Wednesday, January 25, 2017

The Magical Idea Generator

I've heard this called a writing prompt before, but I don't think that's necessarily right. I’d call this an "idea prompt." it is a simple formula to create possibilities that challenge writers to create a story. It’s a tonic for creativity and it has never failed to offer me something interesting.

I forgot where I first ran into this, sometime late my careers, last couple years ago and even then I realized it was gold.

Now I incorporate it in my writing classes. I use it to stimulate ideas and give my writers a story plan if they don’t already have one.

It’s simple and magical. It is this:

What if…?

Then suppose…?

Ask these two questions, answer them and then, if you’re good, throw on a couple more “and then supposes.”

Not all of them will be good, but if you do, say, five or ten of them, I bet at least one of them will have legs.

It might be an entrance to your main character, a sleuth for you mystery. It might be an opening into a plot, a setting. A theme. It's a "twist" generator.

You don't need to have the answers to the questions right then, but some of the questions will surely stir the little grey cells.

As my class works this very homework this week, I joined them and this morning came up with the following ideas. Tell me what you think and try it yourself. Add your ideas below and store this little trick in your writers toolbox for a quick and creative exercise to get you going.

What if… 

Then suppose…

What if a spaceship runs out of fuel mid flight and wakes the passengers and crew to address it.

Then suppose the ship is found to run on a bio-fuel that can only come from humans bodies.

What if a man can start fires with his hands.

Then suppose he’s blackmailed into helping a criminal steal a priceless painting.

What if the devil were real.

Then suppose his goal was not the destruction but the liberation of mankind.

And then suppose he approaches a tailor to help him.

What if the a museum archaeologist examining what he thinks an ancient skeleton discovers it to be modern.

Then suppose he finds them to be from a housewife reported missing two years from a small town.

And then suppose that the whole town she came from are hostile to his investigation and obviously hiding something.

What if boy living out a car with his dad is suddenly abandoned at a desert gas station.

Then suppose he gets a cryptic message from his father asking for help.

And then suppose he discovers his dad is on the run and supposedly has millions of dollars hidden somewhere.

What if a plane takes off with eight celebrities on their way to a film festival.

Then suppose when the plan lands, there’s no one aboard.

What if an audiophile browsing a pawn shop buys an old dictaphone.

Then suppose he finds on it a suicide note.

And then suppose he discovers also a secret taped meeting of important people planning the overthrow of the government.

And then suppose that he sees some of what they planned happening now.

And then suppose they come looking for the dictaphone.

What if a man watching television sees a woman in the background of a news report about a protest.

Then suppose he falls in love with her on the spot.

And then suppose he’s driven to abandon everything he has to pursue her.

Wednesday, January 18, 2017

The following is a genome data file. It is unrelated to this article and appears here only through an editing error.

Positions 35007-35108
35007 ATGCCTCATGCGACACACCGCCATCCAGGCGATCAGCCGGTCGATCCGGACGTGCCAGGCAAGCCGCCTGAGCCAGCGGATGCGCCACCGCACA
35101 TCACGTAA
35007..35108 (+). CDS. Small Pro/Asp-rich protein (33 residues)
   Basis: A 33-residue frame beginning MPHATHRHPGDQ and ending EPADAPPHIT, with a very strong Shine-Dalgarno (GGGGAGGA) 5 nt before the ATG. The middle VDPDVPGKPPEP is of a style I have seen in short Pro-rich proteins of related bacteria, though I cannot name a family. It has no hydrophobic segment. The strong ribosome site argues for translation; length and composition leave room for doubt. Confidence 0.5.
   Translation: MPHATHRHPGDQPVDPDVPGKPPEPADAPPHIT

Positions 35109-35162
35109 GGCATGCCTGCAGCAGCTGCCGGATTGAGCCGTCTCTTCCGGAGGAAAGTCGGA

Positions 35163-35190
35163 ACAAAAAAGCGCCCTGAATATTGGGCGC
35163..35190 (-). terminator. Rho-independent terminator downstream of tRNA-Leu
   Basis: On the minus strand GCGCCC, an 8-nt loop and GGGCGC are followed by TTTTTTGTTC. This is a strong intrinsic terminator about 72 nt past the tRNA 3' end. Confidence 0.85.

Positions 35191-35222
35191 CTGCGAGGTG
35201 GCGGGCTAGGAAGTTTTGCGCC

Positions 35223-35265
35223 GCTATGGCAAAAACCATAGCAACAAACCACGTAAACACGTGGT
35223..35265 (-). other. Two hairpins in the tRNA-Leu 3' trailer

He kept absolutely still as the footsteps got louder —WonHundredWordWednesdays

I play again with flash fiction and the WonhundredWord Wednesdays. This week I incorporate the writing prompt for the flash fiction, the writing prompt for an upcoming anthology submission, and my never-ending obsession with death.

Seventy-three years, two cancers, six operations. Now never a conscious moment without pain.

Three children and eight grandchildren. Susan pregnant with another. Tomas on scholarship, Betty dating that cute boy from the medical school. Ron through rehab, now in Gambia teaching school.

All well and accounted for. Alice would be proud.

The darkness warmed a bit.

He has heard the footsteps for years. Distant and approaching. Stopping for Alice, now come for him. Unstoppable. Undeniable. Now in the house. In the hall. Outside the door. 

At the side of his bed.

“I’ve come for you.”

“I know,” he said.

Thursday, January 12, 2017

New Spring Classes

This semester I have the opportunity and privilege to teach two classes at the University of Utah Lifelong Learning Center.

Lifelong Learning is a continuing education program. No grades are given, no roll is taken, the pressure's removed for students to pursue their interests and enthusiasms. It's a great setting, intimate, lively, energetic and full of good stuff.

This semester I'll be teaching first my popular A STUDY IN MYSTERY.

A STUDY IN MYSTERY (LLWRC 837): Look behind the curtain of the formulaic, but eternally popular genre: the Mystery Story. Learn about the constructions, tropes, types and methods that make the modern whodunit. Designed for both writers and fans of the mystery genre, class will include assignments and activities on plot, character web, record keeping, suspense, tension and conflict. Refine your work as you’re asked the questions: Did you hide the clue well enough? Does the audience care about the victim? Is the suspense tight enough? By the end of the course, if the crime is writing a mystery story, the “Whodunit” will be you!

I get a week off (which will probably be spent watching a mystery movie with the class) and then I'm back at it.


LITERARY QUERYING-THE ART OF REJECTION (LLWRC 844): So you've written a book. Now what? Approaching the publishing world can be a lonely and daunting task. This class will give you a jump start by providing the knowledge and skill required to navigate the world of agents and publishers. It is recommended (but not necessary) that you bring a finished piece of work you are trying to place. This is a workshop heavy class, where we'll polish your pages and develop a plan to give you the best chance in the great publishing hunt.

I modeled this class after Sun Tzu's The Art of War because, let's face it, getting past the gatekeepers of literary publication is war!

I invite you all to join me this Fall for some writing theory, workshop and publication. Click on the links above for registration information and costs.  Both classes have limited space and are subject to cancellation, so don't delay.

Wednesday, January 4, 2017

Rant—Fast Food Art

Allow me a little rant today.